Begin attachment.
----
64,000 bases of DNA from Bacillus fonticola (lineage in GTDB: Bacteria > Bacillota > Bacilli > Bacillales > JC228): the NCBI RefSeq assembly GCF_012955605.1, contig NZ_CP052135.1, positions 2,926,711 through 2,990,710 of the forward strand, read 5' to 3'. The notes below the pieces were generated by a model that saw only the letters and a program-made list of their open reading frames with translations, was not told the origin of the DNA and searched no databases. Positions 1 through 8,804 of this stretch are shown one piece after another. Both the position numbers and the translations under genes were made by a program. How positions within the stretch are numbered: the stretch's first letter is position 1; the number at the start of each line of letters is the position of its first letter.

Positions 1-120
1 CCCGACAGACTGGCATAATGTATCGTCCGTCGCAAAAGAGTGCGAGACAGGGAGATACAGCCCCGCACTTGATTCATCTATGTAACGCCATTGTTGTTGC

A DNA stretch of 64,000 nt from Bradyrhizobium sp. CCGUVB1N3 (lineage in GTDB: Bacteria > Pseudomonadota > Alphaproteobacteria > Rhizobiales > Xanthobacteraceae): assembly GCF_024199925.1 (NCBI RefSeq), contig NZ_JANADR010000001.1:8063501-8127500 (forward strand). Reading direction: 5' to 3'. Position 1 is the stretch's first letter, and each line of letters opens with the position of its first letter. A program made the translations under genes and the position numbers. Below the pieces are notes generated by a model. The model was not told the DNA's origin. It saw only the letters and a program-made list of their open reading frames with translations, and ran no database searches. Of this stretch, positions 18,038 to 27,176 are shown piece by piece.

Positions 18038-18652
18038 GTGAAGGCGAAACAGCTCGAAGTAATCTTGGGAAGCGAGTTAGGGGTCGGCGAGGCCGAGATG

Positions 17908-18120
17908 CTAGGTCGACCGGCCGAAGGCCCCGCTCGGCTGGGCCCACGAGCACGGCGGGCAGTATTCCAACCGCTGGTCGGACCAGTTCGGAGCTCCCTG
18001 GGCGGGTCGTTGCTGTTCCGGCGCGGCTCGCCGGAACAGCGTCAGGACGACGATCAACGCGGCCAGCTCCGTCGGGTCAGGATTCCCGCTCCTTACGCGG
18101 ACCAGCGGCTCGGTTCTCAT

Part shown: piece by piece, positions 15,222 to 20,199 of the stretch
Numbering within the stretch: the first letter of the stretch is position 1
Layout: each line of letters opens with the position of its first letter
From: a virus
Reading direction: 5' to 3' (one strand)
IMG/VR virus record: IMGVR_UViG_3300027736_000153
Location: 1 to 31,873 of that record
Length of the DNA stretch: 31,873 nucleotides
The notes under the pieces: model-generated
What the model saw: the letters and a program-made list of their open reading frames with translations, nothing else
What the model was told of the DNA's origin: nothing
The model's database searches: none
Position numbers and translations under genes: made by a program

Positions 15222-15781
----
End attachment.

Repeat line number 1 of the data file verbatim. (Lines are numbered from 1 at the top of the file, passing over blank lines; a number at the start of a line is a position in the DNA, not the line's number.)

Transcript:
64,000 bases of DNA from Bacillus fonticola (lineage in GTDB: Bacteria > Bacillota > Bacilli > Bacillales > JC228): the NCBI RefSeq assembly GCF_012955605.1, contig NZ_CP052135.1, positions 2,926,711 through 2,990,710 of the forward strand, read 5' to 3'. The notes below the pieces were generated by a model that saw only the letters and a program-made list of their open reading frames with translations, was not told the origin of the DNA and searched no databases. Positions 1 through 8,804 of this stretch are shown one piece after another. Both the position numbers and the translations under genes were made by a program. How positions within the stretch are numbered: the stretch's first letter is position 1; the number at the start of each line of letters is the position of its first letter.